Deputy Wins Against Incumbent To Become County's First Female LGBTQ Sheriff
Charmaine McGuffey was fired by her boss, the Hamilton County Sheriff, for being an out lesbian. So she ran against him — and won
The nation is still waiting for final results from a handful of battleground states that will determine who won the presidential election. But amid all that anxiety and uncertainty, it’s important to recognize the smaller wins that have been coming in from all corners of the U.S. For example, Delaware elected the nation’s first openly transgender state senator. The four OG members of The Squad all won reelection, and added new progressive wins to their ranks. And a woman who claims she was fired by her boss, the Hamilton County Sheriff, for her sexual orientation ran against him — and won.
Charmaine McGuffey worked for the Hamilton County Sheriff’s office for 33 years. She was eventually named Major in Command of jail and court services, making her the highest-ranking woman in the department. But she said that Jim Neil, a far-right, Trump supporting Democrat who held the top job before her, fired her after a disagreement.
“The current sheriff and I got into a pretty serious disagreement about the practice of him not holding officers accountable for use of force and harassment of women, female officers, and female inmates,” McGuffey told LGBTQ Nation when she first announced her plans to run. “He fired me. So after about a year or so of contemplating, I decided I can do a better job than him.”
Clearly, voters agreed. McGuffey easily won the primary against him, netting 70 percent of the total vote. She then went on to defeat her Republican challenger, Bruce Hoffbauer, in the general election this week. Now, she’s going to be the Hamilton County Sheriff.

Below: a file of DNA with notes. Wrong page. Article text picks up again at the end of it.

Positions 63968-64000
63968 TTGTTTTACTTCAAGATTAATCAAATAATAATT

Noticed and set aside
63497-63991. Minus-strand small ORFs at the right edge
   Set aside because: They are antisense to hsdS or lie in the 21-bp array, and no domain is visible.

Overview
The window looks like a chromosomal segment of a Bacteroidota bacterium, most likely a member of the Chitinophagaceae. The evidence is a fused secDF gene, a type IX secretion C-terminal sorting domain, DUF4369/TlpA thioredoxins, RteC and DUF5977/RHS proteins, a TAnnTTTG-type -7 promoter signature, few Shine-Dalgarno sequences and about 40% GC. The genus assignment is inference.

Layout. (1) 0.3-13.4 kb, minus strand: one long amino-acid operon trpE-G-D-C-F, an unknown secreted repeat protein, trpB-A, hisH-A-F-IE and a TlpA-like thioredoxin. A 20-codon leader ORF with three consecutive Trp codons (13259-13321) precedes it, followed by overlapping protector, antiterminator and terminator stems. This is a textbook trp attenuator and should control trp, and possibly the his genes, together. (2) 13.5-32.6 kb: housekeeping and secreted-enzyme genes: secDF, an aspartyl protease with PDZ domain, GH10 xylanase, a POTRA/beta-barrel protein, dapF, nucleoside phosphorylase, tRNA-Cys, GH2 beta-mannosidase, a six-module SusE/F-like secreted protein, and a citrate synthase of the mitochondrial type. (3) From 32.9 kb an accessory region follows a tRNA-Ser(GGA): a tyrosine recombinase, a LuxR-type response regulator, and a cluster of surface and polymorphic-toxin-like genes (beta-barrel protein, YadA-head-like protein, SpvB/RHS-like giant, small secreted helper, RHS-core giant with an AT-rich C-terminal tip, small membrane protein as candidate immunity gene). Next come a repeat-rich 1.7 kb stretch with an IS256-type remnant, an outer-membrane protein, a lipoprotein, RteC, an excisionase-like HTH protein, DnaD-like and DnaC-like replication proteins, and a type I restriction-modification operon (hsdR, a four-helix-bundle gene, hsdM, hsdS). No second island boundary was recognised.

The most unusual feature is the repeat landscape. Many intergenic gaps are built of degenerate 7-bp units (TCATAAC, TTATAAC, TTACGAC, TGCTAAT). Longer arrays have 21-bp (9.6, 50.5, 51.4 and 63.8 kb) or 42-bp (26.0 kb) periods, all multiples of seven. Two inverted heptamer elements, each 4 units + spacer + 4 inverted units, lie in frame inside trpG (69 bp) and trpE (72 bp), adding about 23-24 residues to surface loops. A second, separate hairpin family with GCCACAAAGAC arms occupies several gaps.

“[My election] would mean that our country is moving forward,” McGuffey told reporters before the election. “That we really have moved away from the 1950s model of law enforcement, where not just women are embraced in the law enforcement world, but also LGBTQ members of the community can wear a uniform and be quite successful.”
McGuffey had support from some major players in the Democratic party in her bid to become Sheriff. She was endorsed by Ohio Sen. Sherrod Brown, former Rep. Gabrielle Giffords, and former Cincinnati Mayor Roxanne Qualls. She was also named the 2020 Up & Coming Politician at the LGBTQ Nation Heroes Awards.
On election day, McGuffey traveled her county to greet voters. She also proudly announced that she had cast her vote for president.
This is the kind of change law enforcement needs in the U.S., and we hope McGuffey’s win encourages other progressive candidates to take on discrimination, intimidation, harassment, use of force, and all the other systemic injustices we need to tear down.